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Paradise Lost

Junkies on the lam take a trite track through reality

Halfway through Another Day in Paradise, a leather-clad Melanie Griffith hauls a rifle into a hotel room where a drug deal has just gone sour. She proceeds to shoot a bad guy between the legs and tells him she's nobody's bitch.

Apparently, the attempt is to shock, but it just provokes giggling from the audience. This is a running theme in Another Day in Paradise.

In his sophomore outing, director Larry Clark, best known for his tale of sex and drug-crazed New York City nymphets in Kids, takes ex-convict Eddie Little's novel to the screen. The result is an overdone portrayal of four junkie scam artists on the run. In an attempt to join such films as Trainspotting and True Romance, Clark instead unintentionally creates what is almost a satire of the modern shoot 'em up genre.

Set in the 1970s Midwest, Another Day is the story of two sets of Bonnie and Clyde. Sid (Griffith) and Mel (James Woods) are the veteran hustlers; Bobbie (Vincent Kartheiser) and Rosie (Natasha Gregson Wagner) are their teenage proteges. At the start, Bobbie lives in squalor with Rosie and supports them by stealing change from vending machines. But after Mel and Bobbie meet and introduce their respective girlfriends to each other, the foursome gets involved in some high-level, violent drug deals and jewelry heists. Mel and Sid are the teachers, and Bobbie and Rosie are, at first, the eager pupils.

Over the next few weeks of living dangerously, Mel and Sid become a warped set of substitute parents to the teens. After a night of champagne-swilling, the adults tuck the drunken kids into bed. Later, Mel shows Bobbie the best kind of gun for his "delicate" and youthful hands. When Rosie gets worn out by the rough life, Sid puts down the heroin long enough to respond with a bowl of chicken soup and a heart-to-heart.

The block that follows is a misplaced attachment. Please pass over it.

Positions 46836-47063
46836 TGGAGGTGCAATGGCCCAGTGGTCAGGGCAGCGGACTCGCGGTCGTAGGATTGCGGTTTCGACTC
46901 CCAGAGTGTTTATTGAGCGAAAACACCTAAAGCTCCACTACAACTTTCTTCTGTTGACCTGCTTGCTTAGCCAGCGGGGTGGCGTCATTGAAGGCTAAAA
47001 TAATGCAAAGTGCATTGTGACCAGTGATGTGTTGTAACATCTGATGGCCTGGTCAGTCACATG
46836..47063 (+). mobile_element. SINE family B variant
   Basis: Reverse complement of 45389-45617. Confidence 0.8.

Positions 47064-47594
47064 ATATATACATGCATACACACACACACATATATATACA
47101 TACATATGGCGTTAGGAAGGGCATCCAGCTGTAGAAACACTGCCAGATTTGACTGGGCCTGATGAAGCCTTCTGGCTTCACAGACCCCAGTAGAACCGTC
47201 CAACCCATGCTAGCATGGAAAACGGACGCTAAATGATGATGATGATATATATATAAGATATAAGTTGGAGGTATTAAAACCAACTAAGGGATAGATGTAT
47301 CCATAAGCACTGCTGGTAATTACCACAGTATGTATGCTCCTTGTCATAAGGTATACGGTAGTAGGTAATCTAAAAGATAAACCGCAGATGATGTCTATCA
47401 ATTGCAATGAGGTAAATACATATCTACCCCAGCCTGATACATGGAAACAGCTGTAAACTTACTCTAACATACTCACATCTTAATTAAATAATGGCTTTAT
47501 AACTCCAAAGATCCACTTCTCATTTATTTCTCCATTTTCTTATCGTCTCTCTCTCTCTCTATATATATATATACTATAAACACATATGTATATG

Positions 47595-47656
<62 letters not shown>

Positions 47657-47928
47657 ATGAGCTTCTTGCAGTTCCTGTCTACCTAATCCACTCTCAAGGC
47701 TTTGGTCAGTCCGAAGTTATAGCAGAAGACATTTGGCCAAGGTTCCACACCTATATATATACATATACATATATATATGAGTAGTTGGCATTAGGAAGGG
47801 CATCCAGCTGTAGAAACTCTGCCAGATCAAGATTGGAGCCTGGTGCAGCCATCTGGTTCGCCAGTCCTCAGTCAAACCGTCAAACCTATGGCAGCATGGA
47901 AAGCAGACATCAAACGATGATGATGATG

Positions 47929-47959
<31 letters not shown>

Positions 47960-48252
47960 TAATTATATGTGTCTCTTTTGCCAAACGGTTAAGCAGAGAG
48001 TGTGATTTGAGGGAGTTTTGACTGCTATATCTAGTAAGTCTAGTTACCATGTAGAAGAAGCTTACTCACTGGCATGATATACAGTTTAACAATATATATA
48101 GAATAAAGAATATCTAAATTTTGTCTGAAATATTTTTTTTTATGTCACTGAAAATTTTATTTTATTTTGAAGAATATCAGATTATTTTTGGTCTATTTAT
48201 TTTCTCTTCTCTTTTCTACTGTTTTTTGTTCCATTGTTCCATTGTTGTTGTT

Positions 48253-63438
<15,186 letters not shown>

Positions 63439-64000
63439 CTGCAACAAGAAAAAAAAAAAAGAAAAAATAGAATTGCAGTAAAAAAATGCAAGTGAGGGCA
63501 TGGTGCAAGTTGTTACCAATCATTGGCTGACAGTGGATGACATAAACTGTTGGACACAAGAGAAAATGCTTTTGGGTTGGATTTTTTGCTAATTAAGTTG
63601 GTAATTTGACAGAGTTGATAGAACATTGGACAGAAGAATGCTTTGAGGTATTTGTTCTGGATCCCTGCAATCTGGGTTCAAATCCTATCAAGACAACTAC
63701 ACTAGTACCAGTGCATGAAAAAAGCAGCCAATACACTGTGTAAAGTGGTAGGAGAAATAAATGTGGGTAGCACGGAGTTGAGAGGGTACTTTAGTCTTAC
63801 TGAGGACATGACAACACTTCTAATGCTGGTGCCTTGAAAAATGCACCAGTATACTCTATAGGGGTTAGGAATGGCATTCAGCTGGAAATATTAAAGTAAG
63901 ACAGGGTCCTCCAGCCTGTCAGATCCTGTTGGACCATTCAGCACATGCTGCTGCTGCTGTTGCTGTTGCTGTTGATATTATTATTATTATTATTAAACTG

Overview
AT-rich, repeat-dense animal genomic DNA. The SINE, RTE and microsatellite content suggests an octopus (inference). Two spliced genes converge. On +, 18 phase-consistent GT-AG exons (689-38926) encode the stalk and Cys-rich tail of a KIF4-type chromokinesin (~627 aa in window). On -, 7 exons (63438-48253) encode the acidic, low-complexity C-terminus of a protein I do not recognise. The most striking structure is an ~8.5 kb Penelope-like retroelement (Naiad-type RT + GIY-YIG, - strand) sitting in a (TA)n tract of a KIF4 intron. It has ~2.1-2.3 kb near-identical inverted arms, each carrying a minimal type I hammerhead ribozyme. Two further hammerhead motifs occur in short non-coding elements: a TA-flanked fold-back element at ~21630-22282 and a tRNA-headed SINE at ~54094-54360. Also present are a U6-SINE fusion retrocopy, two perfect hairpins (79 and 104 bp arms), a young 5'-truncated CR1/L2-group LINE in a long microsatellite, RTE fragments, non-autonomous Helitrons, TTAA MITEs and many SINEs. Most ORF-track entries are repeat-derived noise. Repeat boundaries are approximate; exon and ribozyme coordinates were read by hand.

But instead of really examining the complexities of these unusual relationships, the story rapidly deteriorates into a slew of junkie cliches. There's a lot of greasy hair, fights in diners, cigarette smoking and long, dejected stares into the mirror. And after Mel asks Bobbie how old he is, it's tough not to choke back a laugh when Bobbie scowls and mutters, "Old enough." These moments replace what could have been deep explorations into why the characters have involved themselves in relationships that provide both love and abuse. Except for a flashback into Bobbie's violent childhood, none of these characters seems to have a past. Without it, many scenes come off as one-dimensional.

After a big-money deal falls through, Mel and Sid are forced to choose between keeping their pseudofamily together and continuing to run from the law. But the decisions they make are predictable, as is the ending of the film.

The younger actors are notably less experienced than their adult counterparts. Both Kartheiser and Wagner fail to generate sympathy in their roles as troubled kids. Wagner's job is apparently to look adorable and vapid in that heroin junkie kind of way. For most of the movie she prances around elflike in halter tops and clutches cigarettes. As the central character, Kartheiser's Bobbie is stilted. Although we can assume he is searching for a father figure in Mel, their relationship never progresses beyond the television sitcom level of intimacy.

Woods, always good as the bad guy, pulls off the bitter and focused Mel, but Griffith is the true bright spot in the film. This type of role is new for her, and her delicately aging beauty fits well with her part as world-weary gangster girlfriend. Despite her part as a tough girl, she maintains a certain sweet goodness. In one touching moment, Sid and Bobbie share a nap and a cigarette together, and she exudes an ethereal, maternal quality. You like her, and you get the feeling if she hadn't taken a wrong turn somewhere, she'd be great at shuttling the kids to football practice and kissing scraped knees.

But even her character is soon drowned out by cliches and, in the end, the movie stinks of warmed-over plot and dialogue. When Bobbie comes home to discover a strung-out Rosie shooting up smack, you realize all the necessary pieces are there: the seedy motel, Rosie's undernourished junkie body, the worn leather belt strapped around her arm. She wails and rants and throws a heroin-induced fit.

As you watch, you get the feeling that you've seen this somewhere else before. Unfortunately, the whole movie is like that.

Another Day in Paradise.
Rated R.
Directed by Larry Clark. With Melanie Griffith, James Woods, Natasha Gregson Wagner and Vincent Kartheiser.

 
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